3. Install the Applitools Eyes SDK for Selenium as a dev dependency by issuing the following command:

    npm install @applitools/eyes-selenium --save-dev

Prepare for E2E Test

  1. Let’s start creating our first E2E test. Create a new file wikipedia.spec.js at the root of the solution folder and paste the following two lines at the very beginning.

    The code snippet starts by importing a few objects from the Selenium WebDriver NPM package. The second line imports the main Eyes object from the Eyes SDK for Selenium.

  2. Build a new driver object inside an IIFE (Immediately Invoked Function Expression) so that our code is isolated from the Global environment in JavaScript.

    The code snippet makes use of the Selenium WebDriver API to build a new Chrome browser object.

  3. Initialize an instance of the Eyes object.

    The code simply creates a new object instance of the Eyes class. The code snippet then sets the Applitools API Key by making use of the APPLITOOLS_API_KEY environment variable.

    Finally, the code configures the Eyes object instance to show logs while running. This is something I enable intentionally while writing my E2E tests so that I get the chance to see all the logs generated by Eyes SDK that could help me trace any bug in my code.

  4. Let’s start a new Eyes SDK test by calling the eyes.open() method. The code snippet above defines a try/catch block so that we guarantee a safe closure for any opened test.

    To start using the Eyes SDK you call the eyes.open() method passing to it the WebDriver object defined above together with test configuration settings. Calling this method initiates communication with the Applitools backend servers to start processing your tests.

    Remember, the Eyes SDK for Selenium is a thin wrapper on top of the Selenium WebDriver, hence the need to pass the driver object to the Eyes SDK.

    The App Name, Test Name, and Viewport settings are the essential configuration settings that you need to pass to the eyes.open() method.

    Towards the bottom of the try block, it is essential to safely close the test. The final block closes the browser instance opened by the Selenium WebDriver and makes sure the Eyes test is completely closed by aborting it in case it is still pending.

Now, with that out of the way, let’s write our test!

Create a Test Script

  1. Navigate to the Wikipedia Website by adding this line of code into your E2E test script.

  2. Take a visual checkpoint using the Eyes SDK by adding this line of code into your E2E test script. The eyes.check() method accepts a simple string that labels the snapshot was taken.

  3. Locate the “English” hyperlink on the Wikipedia Home page and click it with this line of code. The browser navigates to the English version of Wikipedia.

  4. Verify that the page the browser navigated to has a header with text of “Welcome to Wikipedia”.

  5. Take a visual checkpoint using the Eyes SDK by adding this line of code into your E2E test script:

  6. Locate the search box, type the text “Software Testing,” and hit Enter. This code demonstrates the three steps.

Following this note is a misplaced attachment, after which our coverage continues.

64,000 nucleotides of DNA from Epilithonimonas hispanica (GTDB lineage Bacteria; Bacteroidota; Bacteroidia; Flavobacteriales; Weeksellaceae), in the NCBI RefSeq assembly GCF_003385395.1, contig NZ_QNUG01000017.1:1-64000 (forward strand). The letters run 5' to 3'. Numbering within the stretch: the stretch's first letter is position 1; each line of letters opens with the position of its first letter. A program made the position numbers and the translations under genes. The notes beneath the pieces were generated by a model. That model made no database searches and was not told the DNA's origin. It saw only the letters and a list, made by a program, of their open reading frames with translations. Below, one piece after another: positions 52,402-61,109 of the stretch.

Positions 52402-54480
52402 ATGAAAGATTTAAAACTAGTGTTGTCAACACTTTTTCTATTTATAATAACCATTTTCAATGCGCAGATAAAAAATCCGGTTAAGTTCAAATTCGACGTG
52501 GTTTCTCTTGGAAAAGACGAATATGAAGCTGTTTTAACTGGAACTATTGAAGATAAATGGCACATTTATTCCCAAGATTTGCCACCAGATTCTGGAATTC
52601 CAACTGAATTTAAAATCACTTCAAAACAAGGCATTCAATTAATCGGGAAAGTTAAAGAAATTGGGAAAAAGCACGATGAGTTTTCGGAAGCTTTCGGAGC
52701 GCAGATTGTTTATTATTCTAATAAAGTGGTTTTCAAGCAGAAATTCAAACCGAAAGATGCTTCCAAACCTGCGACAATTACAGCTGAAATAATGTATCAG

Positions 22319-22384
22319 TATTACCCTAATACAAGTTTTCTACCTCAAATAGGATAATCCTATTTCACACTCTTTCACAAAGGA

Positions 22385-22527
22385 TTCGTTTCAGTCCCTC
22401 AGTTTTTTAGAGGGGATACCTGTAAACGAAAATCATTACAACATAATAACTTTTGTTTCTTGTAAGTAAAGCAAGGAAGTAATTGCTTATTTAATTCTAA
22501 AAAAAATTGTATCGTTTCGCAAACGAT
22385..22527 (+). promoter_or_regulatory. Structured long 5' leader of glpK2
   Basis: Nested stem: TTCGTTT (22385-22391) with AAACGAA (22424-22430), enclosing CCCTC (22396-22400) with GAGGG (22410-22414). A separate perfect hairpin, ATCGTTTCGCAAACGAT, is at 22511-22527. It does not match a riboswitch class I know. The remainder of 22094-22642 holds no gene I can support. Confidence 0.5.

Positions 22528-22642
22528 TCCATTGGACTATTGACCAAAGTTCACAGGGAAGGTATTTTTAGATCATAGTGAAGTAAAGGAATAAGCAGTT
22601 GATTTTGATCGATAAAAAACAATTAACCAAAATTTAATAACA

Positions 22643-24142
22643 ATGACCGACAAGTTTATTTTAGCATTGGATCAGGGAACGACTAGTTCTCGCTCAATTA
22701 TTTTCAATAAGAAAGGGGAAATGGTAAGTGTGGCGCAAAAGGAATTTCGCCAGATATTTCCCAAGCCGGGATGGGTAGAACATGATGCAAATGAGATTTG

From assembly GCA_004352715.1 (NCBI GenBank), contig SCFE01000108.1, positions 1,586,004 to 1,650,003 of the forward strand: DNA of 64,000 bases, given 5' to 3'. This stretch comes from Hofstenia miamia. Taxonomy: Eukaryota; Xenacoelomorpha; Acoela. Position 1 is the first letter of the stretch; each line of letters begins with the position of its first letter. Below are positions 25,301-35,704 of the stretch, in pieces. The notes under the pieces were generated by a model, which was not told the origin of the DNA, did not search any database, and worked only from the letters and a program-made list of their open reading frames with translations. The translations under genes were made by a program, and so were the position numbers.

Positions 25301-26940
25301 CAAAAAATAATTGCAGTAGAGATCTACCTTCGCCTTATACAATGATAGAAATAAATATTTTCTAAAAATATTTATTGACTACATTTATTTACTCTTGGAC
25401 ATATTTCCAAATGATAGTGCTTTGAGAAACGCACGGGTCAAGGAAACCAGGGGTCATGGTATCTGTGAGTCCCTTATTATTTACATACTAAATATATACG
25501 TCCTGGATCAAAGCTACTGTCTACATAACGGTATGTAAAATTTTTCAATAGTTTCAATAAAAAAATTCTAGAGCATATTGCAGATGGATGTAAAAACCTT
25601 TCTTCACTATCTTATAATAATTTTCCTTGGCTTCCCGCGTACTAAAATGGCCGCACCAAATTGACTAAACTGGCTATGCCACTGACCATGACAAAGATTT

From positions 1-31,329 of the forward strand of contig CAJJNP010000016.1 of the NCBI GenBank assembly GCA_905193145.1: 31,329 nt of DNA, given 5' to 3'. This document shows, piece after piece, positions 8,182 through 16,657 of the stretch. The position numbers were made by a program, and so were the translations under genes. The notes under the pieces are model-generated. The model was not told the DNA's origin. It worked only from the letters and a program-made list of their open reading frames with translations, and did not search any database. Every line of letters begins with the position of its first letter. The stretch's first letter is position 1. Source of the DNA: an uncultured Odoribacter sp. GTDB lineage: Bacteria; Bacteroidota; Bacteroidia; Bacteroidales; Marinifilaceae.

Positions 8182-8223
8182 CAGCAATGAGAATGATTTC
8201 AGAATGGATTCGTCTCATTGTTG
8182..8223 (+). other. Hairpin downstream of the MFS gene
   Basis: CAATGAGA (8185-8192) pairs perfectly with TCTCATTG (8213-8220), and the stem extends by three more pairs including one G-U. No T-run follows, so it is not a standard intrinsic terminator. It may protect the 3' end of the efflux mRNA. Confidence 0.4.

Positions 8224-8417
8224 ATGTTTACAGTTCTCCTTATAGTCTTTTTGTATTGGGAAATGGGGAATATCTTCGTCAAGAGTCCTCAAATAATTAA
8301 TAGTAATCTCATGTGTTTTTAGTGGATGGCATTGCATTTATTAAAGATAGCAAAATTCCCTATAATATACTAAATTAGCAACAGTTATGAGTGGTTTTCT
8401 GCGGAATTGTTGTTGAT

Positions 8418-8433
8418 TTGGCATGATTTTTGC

7. Wait until the Wikipedia Software Testing page loads and then take a new snapshot. Every page in Wikipedia has a title element with an ID of firstHeading.

Finally, we close the current test and quit the browser.

Verify Test Results

  1. Run the E2E test script by issuing this command: node wikipedia.spec.js

  2. With that done, we'll visit the Applitools Dashboard and verify the test run results. Navigate to https://www.applitools.com and Sign In to access your account.

Test run dashboard

The dashboard lists all test runs on the left side of the page. By clicking a test run, you can then check all the snapshots that were taken during the test run.

In our case, there are three snapshots representing the Wikipedia Home page, Wikipedia English page, and Wikipedia Software Testing page.

The test has a status of Passed. The snapshots are stored as baseline snapshots, and everything seems to be working fine.

Let’s now introduce a visual change in the test run by running our E2E test to demonstrate how visual regression testing works with Applitools.

Make Changes and Validate Differences

  1. Let’s change the search term from “Software Testing” to “Software Testability” and run the e2e test again by issuing the following command:

    node wikipedia.spec.js

     Running the above command results in the following error:
    Visual differences detected, test ended
    That’s great news! The Applitools Eyes SDK was able to detect visual differences between the two test  runs and that’s exactly what we want.

  2. Let’s switch back to the Applitools Dashboard and check the new test run results there.

Applitools dashboard

Notice how Applitools was able to detect some visual changes in the third snapshot taken. Let’s expand on the third snapshot to see the visual differences detected:

Visual differences between pages

The visual differences are clear between the snapshots. One snapshot displays the Software Testing page, and the other displays the Software Testability page.

The power of Applitools lies in the visual regression testing capabilities that make it not only a visual testing framework, but an obvious choice to run all regression tests in your application. Applitools will ensure there are no intentional changes across the life cycle of the software under development.

Here’s the source code repo for the completed E2E test application.


You now have some insight on how Applitools speeds up your visual testing experience when you’re developing apps with native JavaScript/Node.js and Selenium WebDriver.

My upcoming articles will explore Applitools further, unveil more features, and allow you to carry on with E2E and Visual UI Testing easily.

Happy Testing!

javascript, selenium, selenium - web browser automation, software testing, test automation, tutorial, web dev, webdriver